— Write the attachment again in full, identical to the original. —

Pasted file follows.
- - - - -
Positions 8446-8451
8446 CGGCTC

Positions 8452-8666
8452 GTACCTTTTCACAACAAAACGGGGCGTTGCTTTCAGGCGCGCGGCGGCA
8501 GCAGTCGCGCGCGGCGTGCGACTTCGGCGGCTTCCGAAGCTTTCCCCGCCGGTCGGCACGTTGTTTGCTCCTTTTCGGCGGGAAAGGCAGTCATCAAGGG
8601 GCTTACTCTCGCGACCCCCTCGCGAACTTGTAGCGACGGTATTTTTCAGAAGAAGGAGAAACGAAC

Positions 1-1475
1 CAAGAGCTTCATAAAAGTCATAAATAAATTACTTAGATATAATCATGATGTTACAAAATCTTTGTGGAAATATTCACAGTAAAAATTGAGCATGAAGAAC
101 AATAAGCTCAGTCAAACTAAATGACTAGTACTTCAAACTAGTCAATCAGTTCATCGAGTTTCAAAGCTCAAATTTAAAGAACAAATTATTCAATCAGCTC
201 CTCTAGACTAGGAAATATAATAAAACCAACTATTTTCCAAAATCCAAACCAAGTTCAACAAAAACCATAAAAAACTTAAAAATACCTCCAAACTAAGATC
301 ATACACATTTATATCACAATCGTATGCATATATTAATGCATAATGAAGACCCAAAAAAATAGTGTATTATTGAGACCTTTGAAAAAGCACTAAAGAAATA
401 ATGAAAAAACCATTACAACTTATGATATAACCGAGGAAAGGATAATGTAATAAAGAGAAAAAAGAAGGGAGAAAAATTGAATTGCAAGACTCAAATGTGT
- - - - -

Positions 8446-8451
8446 CGGCTC

Positions 8452-8666
8452 GTACCTTTTCACAACAAAACGGGGCGTTGCTTTCAGGCGCGCGGCGGCA
8501 GCAGTCGCGCGCGGCGTGCGACTTCGGCGGCTTCCGAAGCTTTCCCCGCCGGTCGGCACGTTGTTTGCTCCTTTTCGGCGGGAAAGGCAGTCATCAAGGG
8601 GCTTACTCTCGCGACCCCCTCGCGAACTTGTAGCGACGGTATTTTTCAGAAGAAGGAGAAACGAAC

Positions 1-1475
1 CAAGAGCTTCATAAAAGTCATAAATAAATTACTTAGATATAATCATGATGTTACAAAATCTTTGTGGAAATATTCACAGTAAAAATTGAGCATGAAGAAC
101 AATAAGCTCAGTCAAACTAAATGACTAGTACTTCAAACTAGTCAATCAGTTCATCGAGTTTCAAAGCTCAAATTTAAAGAACAAATTATTCAATCAGCTC
201 CTCTAGACTAGGAAATATAATAAAACCAACTATTTTCCAAAATCCAAACCAAGTTCAACAAAAACCATAAAAAACTTAAAAATACCTCCAAACTAAGATC
301 ATACACATTTATATCACAATCGTATGCATATATTAATGCATAATGAAGACCCAAAAAAATAGTGTATTATTGAGACCTTTGAAAAAGCACTAAAGAAATA
401 ATGAAAAAACCATTACAACTTATGATATAACCGAGGAAAGGATAATGTAATAAAGAGAAAAAAGAAGGGAGAAAAATTGAATTGCAAGACTCAAATGTGT